What does Love Failure conclude for the rest of us? That reaching a breaking point in a relationship is the best remedy for the malady of 'love failure'. In this sense, the film is not a bit about 'love failure', which is definitely a misleading title. If it is not about tragedy, what is it? It is about that age-old problem of egos in a relationship, misunderstandings between a boy and a girl, break ups, patch ups, taking light-veined potshots at the girlfriends and boyfriends who are inept in a relationship and so forth. In this levity rom-com, Siddharth keeps reminding us that nobody can express love and hatred so effectively as girls. As if we don't know.
The film begins on a fresh note with Arun (Sid), a morose-looking chap, conversing with us about how it feels to be at the receiving end of a girlfriend's anger. The one-year old affair has come to an abrupt end; he has begun speaking with himself; the people around him are consoling him, with some of them even advising him to take to booze to forget the bruise. The world has merrily written off his love, saying that Parvathi (Amala Paul) is never going to see him again. In the first half, it is Balaji Mohan's narration that keeps us engaged. Even as Arun is trying hard to come to terms with the break-up, his confusion won't go; he doesn't understand what went wrong with his love. In a scene that comes suddenly, Parvathi tells Arun that she can never be the same again with him, now that she has lost hope that he will keep her happy for the rest of life.
The film keeps the suspense alive as to why Parvathi decided to call it quits. Meanwhile, you are entertained by a host of other stories. The good news is that LF is perked up by many hilarious moments. Some of the urbane elements in this movie we have never watched in Telugu movies. Sans melodrama and heavy dose lines, the film dishes out a simple yet realistic story without making much fuss. (Of course, if your affection for your girl/boy is spiritual, LF will have no point for you.)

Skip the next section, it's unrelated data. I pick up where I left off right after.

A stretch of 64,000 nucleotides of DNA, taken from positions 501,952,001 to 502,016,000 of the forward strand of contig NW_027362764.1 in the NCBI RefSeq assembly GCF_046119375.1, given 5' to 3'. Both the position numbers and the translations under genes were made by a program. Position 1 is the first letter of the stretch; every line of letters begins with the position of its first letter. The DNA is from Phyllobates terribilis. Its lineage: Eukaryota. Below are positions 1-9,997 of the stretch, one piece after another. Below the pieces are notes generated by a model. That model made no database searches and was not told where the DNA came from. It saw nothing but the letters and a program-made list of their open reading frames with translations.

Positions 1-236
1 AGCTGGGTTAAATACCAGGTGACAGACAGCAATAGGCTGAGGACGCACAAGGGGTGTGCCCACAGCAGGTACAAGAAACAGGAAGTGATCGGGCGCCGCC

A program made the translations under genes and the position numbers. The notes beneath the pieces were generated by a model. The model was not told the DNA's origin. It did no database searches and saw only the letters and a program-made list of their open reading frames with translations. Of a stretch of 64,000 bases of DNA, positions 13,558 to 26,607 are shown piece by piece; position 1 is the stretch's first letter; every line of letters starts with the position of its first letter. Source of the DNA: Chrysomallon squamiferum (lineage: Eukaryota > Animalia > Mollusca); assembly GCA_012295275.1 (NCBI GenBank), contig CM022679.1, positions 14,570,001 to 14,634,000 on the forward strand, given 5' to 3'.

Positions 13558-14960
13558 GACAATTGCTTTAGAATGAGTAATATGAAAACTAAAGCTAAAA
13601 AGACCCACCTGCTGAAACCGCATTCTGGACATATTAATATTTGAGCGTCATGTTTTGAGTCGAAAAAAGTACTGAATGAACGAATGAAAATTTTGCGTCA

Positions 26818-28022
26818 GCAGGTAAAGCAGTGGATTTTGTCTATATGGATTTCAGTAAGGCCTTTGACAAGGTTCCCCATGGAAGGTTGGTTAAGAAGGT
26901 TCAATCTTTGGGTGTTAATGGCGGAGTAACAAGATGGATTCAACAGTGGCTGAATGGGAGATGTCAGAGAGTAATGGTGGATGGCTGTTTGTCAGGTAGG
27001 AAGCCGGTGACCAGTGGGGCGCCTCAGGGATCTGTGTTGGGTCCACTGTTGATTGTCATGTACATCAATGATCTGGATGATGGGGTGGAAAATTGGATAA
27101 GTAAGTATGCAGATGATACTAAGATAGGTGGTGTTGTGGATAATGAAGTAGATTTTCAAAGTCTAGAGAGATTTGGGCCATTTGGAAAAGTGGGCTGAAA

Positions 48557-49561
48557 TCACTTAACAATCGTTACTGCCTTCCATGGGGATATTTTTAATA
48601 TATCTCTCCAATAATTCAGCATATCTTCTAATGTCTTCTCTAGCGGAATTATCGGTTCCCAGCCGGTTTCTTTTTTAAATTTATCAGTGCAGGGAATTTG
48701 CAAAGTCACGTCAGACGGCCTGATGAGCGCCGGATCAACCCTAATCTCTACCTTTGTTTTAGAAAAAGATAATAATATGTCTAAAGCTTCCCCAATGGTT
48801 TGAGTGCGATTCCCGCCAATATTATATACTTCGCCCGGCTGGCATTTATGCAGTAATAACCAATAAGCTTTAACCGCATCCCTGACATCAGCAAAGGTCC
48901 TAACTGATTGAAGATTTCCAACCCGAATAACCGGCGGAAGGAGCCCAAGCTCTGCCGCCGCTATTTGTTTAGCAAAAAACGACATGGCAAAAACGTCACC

Who does the film talk about? This chic and smart film is a raft of slice-of-life sequences, holding mirror to the real characters around us who are somehow falling/raising in love. It is all about how men and women enter into relationships deliberately/thoughtlessly , the routine differences which crop up between them, the excitements of a love affair, the anxieties of a just-in-love guy, the disappointments of a crest-fallen one who is outrageously called 'annayya' by his sweetheart, the suspicions, the everyday lows of a girl-boy association and so forth.
Well, the film is not just about fun and frolic; there is a story at the heroine's home. Her parents are the verge of a permanent break-up and Parvathi is dejected. The film juxtaposes the mature love story of Parvathi's parents with the other youthful stories. . Unlike many other rom-coms, which tend to assume a serious character in the later part, LF refuses to be regular. The problems in hero's story are not the result of any different cause. He is like any other guy who has his ego; his girlfriend is no less, and she can go to the extent of taking the trouble to a common friend. Watch the film to get its feel.
LF qualifies to be called a 'small big film'. Siddharth gives a very natural performance. He looks utterly convincing as a college guy. He talks to the audience, making us become a part of his thinking. Despite having a star image, he fits the character as if it was written for him. Amala Paul was very understated. The unknown faces around Sid and Amala Paul emote very naturally. We raise a toast to yesteryear actor Suresh (Parvathi's father), who gave a brilliant performance.
Thaman's music has that old-worldly charm. Cinematography by Nirav Shah makes the frames look cute.
Sans all the gaudy elements of a regular romantic-comedy, LF will make you come out of the theatre with a smile on your face.
Released on: 17th Feb, 2012